@endpush

For the editor of the content of the article, I decided to use the external tool TinyMCE, a useful WYSIWYG HTML editor resembling, for example, MS Word.

Now we can create new articles. We can try it on the page /article/create (simply click on it from the articles list):

Editor for creating new articles in the content management system in Laravel

However, the code in the store() method for create a new article seems repetitive and can just lead to unnecessary typographical errors, as we need to define a value for each attribute:

$article = new Article();
$article->title = $request->input('title');
$article->url = $request->input('url');
$article->description = $request->input('description');
$article->content = $request->input('content');
$article->save();

So let's improve this method a bit.

Mass assignment

Instead of setting values one by one, we can use the Eloquent method of create(), where we pass only the data field from the form, where the keys are the column names:

Article::create($request->all());

We now have only one line instead of six, while maintaining the same application logic. Unfortunately, as you may already know, this method could also get unwanted data into the article. In our case, it wouldn't matter, after all, there is nothing to abuse on the articles. However, for more important database tables, such as users, without our knowledge, a different value could be passed than we would expect, for example for administrator rights. This attack is called mass assignment.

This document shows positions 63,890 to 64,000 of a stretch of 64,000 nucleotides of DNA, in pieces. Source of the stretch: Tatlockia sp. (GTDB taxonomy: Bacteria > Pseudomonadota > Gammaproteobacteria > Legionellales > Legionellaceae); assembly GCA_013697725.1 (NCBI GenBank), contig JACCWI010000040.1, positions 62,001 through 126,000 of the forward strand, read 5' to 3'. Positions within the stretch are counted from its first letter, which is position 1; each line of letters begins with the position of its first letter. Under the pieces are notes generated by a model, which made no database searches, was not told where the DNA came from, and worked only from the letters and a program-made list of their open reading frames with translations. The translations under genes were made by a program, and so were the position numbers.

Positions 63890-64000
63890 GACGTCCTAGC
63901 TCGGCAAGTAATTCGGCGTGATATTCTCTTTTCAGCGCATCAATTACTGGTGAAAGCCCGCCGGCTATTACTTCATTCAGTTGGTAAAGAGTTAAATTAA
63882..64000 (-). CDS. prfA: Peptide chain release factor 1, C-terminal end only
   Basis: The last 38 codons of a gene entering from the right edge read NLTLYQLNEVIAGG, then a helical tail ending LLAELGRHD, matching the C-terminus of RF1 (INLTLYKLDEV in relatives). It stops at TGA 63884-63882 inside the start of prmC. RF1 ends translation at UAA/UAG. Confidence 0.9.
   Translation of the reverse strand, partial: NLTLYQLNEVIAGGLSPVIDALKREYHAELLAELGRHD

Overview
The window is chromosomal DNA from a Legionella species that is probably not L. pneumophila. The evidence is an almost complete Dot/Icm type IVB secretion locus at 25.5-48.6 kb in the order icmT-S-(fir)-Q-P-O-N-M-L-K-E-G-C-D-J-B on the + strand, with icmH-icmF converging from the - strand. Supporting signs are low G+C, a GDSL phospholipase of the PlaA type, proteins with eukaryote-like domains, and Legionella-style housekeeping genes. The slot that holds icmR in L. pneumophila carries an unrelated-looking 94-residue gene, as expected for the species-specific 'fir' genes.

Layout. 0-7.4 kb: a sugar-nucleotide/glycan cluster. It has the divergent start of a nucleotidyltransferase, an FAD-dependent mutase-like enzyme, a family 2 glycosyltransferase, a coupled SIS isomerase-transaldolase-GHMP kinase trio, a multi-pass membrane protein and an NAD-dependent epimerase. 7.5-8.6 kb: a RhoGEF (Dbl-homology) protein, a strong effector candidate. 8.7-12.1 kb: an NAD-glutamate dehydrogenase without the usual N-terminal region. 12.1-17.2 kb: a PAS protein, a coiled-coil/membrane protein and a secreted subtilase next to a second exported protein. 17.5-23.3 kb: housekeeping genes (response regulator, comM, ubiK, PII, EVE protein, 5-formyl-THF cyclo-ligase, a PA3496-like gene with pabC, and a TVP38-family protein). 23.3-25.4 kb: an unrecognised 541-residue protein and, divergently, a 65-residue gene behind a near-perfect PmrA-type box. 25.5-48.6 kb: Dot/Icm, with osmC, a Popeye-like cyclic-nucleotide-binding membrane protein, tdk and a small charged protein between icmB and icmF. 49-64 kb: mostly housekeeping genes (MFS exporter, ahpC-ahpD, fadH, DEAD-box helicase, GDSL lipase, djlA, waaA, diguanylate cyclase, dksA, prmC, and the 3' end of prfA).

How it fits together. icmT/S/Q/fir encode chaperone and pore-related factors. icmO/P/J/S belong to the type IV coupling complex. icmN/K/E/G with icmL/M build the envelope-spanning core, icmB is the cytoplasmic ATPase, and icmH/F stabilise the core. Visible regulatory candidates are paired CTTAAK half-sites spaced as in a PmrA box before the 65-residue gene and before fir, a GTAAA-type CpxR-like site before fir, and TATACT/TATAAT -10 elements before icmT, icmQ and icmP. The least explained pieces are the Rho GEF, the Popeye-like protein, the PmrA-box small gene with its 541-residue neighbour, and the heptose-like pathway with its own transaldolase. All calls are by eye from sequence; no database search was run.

Laravel automatically protects us from this attack. If we try to create a new article now, we get the following error:

Mass assignment error in the content management system in Laravel

As the error message tells us, in our Article model, we should define an array of properties that can be passed. The $fillable variable is used for this, so now we'll add all the properties of our articles like that:

/**
 * An array of properties that are not protected from a mass assignment attack.
 *
 * @var array
 */
protected $fillable = [
    'title', 'url', 'description', 'content',
];

If we try to create an article now, everything will work as it should. However, the IDE still warns us that the create() and orderBy() methods of the Article model are not defined. Why is that so?